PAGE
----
Existential Psychology

Choose Love Over Anger In The Face Of Injustice

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We have the right to be outraged when norms, values, and rights we hold dear are maliciously trampled upon. And anger is a powerful, powerful motivator, no doubt about it. That rising tidal wave of rage makes us keen to act, keen to go out into the world to right the perceived wrong in order to restore the balance of things.

But anger is an unsustainable state of being. The predictable result for anyone seeking to change the world using anger as the primary motivator is burnout. Sooner or later energy flags and apathy and despair set in. We can think of anger as rocket fuel. It’s extremely potent but it runs out very quickly. And all it needs is a spark to explode.

Anger is a potent but dangerous emotion. It certainly assists in setting our sites on one target and moving towards this target with purpose, but it also causes tunnel vision, irrationality, thoughtless reactivity, and other undesirable behaviors that run counter to accessing and utilizing the full suite of  human powers and creativity, to effectively employing the prefrontal cortex.

We definitely don’t want to repress our anger. When we sense its presence we want to do just the opposite, to invite it into our proverbial living rooms, offer it a place to sit, and ask it to communicate its pressingly important message. But once that message is received we don’t need to fan the flames of anger. Because, as Yoda put it, “…anger leads to hate, hate leads to suffering.” And suffering is exactly the problem when our outrage is caused by unjust circumstances. These circumstances cause us or some other entity we care about to suffer. If we represent a cause of peace and justice, if the norms, values, and rights we hold dear are based upon inclusion, patience, generosity, kindness, and above all love, then anger is the wrong choice to sustain us. It draws its power from the dark well of our suffering rather than the light spring of our love.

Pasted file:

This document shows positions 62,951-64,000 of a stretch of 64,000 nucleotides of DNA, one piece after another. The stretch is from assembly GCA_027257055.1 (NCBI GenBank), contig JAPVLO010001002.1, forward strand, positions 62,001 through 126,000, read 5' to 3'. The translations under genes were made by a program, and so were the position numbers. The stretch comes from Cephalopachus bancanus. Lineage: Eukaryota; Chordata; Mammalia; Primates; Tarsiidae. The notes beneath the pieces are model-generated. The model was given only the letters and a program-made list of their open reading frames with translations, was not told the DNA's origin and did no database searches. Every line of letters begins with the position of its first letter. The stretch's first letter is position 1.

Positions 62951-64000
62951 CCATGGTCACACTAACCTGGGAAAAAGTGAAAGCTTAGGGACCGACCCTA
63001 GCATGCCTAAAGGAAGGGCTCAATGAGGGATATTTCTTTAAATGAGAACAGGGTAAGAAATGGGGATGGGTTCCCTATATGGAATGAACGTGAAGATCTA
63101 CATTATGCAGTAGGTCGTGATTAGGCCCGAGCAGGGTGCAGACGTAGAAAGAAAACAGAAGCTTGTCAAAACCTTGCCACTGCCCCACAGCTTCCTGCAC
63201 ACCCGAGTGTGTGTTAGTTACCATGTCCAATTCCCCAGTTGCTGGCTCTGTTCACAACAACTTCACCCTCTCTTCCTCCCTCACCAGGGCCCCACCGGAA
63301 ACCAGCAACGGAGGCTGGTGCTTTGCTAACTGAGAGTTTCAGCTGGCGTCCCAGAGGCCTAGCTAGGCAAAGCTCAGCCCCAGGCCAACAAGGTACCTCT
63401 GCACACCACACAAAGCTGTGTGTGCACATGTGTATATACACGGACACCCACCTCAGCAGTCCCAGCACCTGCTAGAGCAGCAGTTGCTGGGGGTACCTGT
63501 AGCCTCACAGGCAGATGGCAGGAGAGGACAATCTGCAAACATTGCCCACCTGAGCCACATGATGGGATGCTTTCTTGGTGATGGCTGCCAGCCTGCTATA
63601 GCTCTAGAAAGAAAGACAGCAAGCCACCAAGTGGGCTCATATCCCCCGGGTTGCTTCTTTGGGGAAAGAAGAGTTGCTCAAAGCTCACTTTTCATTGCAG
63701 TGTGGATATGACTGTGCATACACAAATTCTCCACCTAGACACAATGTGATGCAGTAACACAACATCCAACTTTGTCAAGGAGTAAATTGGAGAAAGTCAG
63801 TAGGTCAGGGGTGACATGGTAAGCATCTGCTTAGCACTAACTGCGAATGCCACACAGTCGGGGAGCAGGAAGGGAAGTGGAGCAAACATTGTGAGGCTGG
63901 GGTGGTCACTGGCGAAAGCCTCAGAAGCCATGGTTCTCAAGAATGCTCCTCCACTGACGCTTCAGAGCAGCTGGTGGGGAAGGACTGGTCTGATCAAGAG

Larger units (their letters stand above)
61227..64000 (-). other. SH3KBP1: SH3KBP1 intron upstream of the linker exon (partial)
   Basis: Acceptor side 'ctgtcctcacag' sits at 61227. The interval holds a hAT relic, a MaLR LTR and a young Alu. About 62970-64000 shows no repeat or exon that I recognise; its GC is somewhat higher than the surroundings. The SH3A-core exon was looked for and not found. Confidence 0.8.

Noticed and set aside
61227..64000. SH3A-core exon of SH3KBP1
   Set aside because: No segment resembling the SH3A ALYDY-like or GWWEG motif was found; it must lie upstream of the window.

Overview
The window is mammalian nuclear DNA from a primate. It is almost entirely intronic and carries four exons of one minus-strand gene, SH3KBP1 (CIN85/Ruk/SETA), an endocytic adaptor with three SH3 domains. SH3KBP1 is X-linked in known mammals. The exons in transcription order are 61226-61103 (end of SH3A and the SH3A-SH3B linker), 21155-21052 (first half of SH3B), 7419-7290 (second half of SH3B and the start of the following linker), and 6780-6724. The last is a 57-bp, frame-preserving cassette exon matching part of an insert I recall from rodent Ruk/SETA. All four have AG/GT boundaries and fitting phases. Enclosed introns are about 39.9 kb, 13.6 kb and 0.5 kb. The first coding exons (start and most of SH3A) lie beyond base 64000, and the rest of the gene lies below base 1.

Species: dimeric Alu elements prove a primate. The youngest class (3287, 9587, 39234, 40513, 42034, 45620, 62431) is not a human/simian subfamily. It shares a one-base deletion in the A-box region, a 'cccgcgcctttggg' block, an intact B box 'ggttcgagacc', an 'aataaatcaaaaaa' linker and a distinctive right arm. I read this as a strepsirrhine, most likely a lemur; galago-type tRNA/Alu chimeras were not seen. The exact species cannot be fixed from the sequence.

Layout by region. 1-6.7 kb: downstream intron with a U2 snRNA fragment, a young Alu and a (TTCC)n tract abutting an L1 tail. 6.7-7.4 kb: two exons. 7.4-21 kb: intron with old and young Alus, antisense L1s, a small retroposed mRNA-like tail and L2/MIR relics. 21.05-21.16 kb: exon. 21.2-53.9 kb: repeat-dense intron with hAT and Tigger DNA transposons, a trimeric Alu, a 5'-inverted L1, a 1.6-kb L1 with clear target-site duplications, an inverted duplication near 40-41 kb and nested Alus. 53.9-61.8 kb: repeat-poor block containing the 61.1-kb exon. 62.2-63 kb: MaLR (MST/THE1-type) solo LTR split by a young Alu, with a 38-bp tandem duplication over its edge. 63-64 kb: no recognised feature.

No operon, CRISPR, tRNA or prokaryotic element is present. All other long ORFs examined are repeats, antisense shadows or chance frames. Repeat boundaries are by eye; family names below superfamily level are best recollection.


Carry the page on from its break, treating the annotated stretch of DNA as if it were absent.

We might not yet feel ready to do what Jesus Christ asked of us, we might not yet feel ready to love our enemies. But we can certainly all generate compassion and love for ourselves and for those people or entities we believe are being treated unjustly. And with time and insight we can see that those who make us suffer, the perpetrators of injustice, are suffering deeply themselves and have chosen destructiveness in the attempt to find some relief.

The tools of injustice are fear, intimidation, and violent words and deeds, and these weapons are all built upon the anger and suffering of those perpetrators of injustice. Trying to use those same tools against injustice is wrong thinking. It only leads to greater suffering and to the representatives of injustice rationalizing their behavior on the grounds that members of the opposition are doing the exact same thing. Love and positivity and hope are the tools of justice. If the norms, values, and rights we hold dear are built upon a foundation of peace and love then we have to be peaceful and loving in their defense.

This doesn’t mean we have to be passive, only that we should never lose sight of the fact that the real battle for supremacy occurs within our own psyches, that peace, love, and justice aren’t just theoretical constructs out there in the world but live or stagnate within each and every one of us, that when we’re peaceful, loving, just people then by definition peace, love, and justice exist. The more of our psychic space is taken up by anger, the less is made for the very ways of being in the world we’re seeking to defend. When we choose love over anger in the face of injustice we protect our psyches from burnout, we prime ourselves to enact productive actions with the a better probability of a desirable result since we’re using our higher cognitive functions and avoiding violence and destructiveness, and we relate to people and the world on the basis of the norms, values, and rights we cherish rather than acting in a similar fashion as those who threaten those norms, values, and rights.